Compensation decision a "relief" says Norfolk blood contamination victim

Norfolk blood contamination victim Suzanne Jones

Suzanne Jones (right) pictured with her mum Beryl was infected following a blood transfusion in 1984. - Credit: Suzanne Jones

A Norfolk woman who was given Hepatitis C through a contaminated blood transfusion has said a decision over compensation was a "relief".

Described as the worst tragedy in the history of the NHS, thousands of patients were given blood products contaminated with HIV and Hepatitis C in the 1970s and 1980s.

Among them was Suzanne Jones, who lives in Caister-on-Sea, who was infected during spinal surgery for scoliosis as a teenager in 1984. 

On Thursday, Penny Mordaunt, paymaster general announced changes to how those affected and their families are paid, including all bereaved partners to automatically get a £10,000 lump sum.

Regular payments would also increase for survivors of infections.


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She also announced an "independent" reviewer would be appointed shortly to look into future compensation developments.

Miss Jones, 55, said: "My initial feeling was a feeling of relief as this has been a very long, very difficult, painful journey to get where we are today, especially for those whose love ones have died. I feel the compensation is a start and will be extremely helpful as I am now registered disabled as a result of being infected with Hepatitis C through contaminated blood.

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"I have anxiety issues because of it, I am registered disabled and I have been unable to work as a result of ongoing treatment after being infected with Hepatitis C via blood transfusions during surgery 37 years ago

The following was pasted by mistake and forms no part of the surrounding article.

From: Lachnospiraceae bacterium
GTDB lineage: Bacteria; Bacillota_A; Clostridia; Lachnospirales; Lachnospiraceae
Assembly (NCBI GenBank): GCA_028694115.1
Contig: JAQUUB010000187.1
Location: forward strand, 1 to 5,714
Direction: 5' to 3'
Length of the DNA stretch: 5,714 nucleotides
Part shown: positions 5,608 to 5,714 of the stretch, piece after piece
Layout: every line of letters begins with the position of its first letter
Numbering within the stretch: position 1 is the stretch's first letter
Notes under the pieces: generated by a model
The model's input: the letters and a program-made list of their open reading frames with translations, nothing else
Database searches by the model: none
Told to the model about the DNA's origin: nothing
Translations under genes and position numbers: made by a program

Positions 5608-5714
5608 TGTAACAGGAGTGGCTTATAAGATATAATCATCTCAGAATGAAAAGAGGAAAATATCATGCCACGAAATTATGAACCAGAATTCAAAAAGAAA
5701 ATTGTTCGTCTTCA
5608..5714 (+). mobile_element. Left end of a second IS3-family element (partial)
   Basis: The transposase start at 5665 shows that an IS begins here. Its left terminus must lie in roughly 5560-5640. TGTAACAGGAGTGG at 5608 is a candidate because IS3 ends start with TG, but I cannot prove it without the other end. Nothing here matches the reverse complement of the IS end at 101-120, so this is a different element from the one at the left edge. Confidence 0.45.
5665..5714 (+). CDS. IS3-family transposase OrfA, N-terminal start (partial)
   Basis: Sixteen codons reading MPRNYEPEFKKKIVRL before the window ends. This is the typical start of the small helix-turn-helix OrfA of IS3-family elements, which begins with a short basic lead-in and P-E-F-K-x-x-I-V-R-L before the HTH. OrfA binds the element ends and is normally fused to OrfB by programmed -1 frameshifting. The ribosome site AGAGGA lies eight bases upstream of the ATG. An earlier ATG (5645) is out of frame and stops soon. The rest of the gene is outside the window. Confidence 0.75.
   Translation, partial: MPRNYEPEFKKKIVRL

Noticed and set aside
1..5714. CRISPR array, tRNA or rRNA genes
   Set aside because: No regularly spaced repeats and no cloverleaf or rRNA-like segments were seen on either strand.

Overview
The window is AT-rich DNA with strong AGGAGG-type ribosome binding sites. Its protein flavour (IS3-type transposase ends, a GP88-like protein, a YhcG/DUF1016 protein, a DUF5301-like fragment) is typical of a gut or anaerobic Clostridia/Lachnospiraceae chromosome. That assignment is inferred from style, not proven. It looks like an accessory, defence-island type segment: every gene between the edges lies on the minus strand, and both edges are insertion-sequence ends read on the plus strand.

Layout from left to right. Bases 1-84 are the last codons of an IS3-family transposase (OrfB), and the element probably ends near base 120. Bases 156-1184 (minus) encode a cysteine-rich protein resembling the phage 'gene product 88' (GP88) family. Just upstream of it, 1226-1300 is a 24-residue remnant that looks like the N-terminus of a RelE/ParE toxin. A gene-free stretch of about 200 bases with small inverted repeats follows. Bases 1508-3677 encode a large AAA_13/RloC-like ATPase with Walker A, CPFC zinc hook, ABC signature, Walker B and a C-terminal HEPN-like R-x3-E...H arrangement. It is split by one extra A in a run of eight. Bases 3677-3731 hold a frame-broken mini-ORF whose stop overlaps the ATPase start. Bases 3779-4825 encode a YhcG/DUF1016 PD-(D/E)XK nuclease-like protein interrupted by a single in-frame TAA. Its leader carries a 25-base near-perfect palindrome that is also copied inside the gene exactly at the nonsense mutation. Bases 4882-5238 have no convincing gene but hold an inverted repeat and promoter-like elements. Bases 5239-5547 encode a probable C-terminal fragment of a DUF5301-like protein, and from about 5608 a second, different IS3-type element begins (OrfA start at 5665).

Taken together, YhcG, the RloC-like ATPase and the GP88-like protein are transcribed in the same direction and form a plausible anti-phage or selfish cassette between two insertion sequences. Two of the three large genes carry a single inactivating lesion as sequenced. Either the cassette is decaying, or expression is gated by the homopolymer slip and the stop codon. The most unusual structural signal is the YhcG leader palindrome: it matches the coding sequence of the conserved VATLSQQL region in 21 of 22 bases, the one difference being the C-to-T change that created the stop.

"I was infected with Hepatitis C and it ruined the rest of my life. No amount of compensation can ever make up for the detrimental impact this has had on all our lives, not just mine but my family too.

"I hope the Government finally admitting and accepting liability after four decades for the worst treatment disaster in the history of the NHS will finally be the start of closure for us.

"Someone could have prevented the loss of so many lives, tearing families apart, causing years of pain and heartache because of this awful, preventable treatment disaster."

The announcement has also been welcomed by bodies working with affected patients and their loved ones."

A separate inquiry is currently being held into the scandal led by Sir Brian Langstaff.

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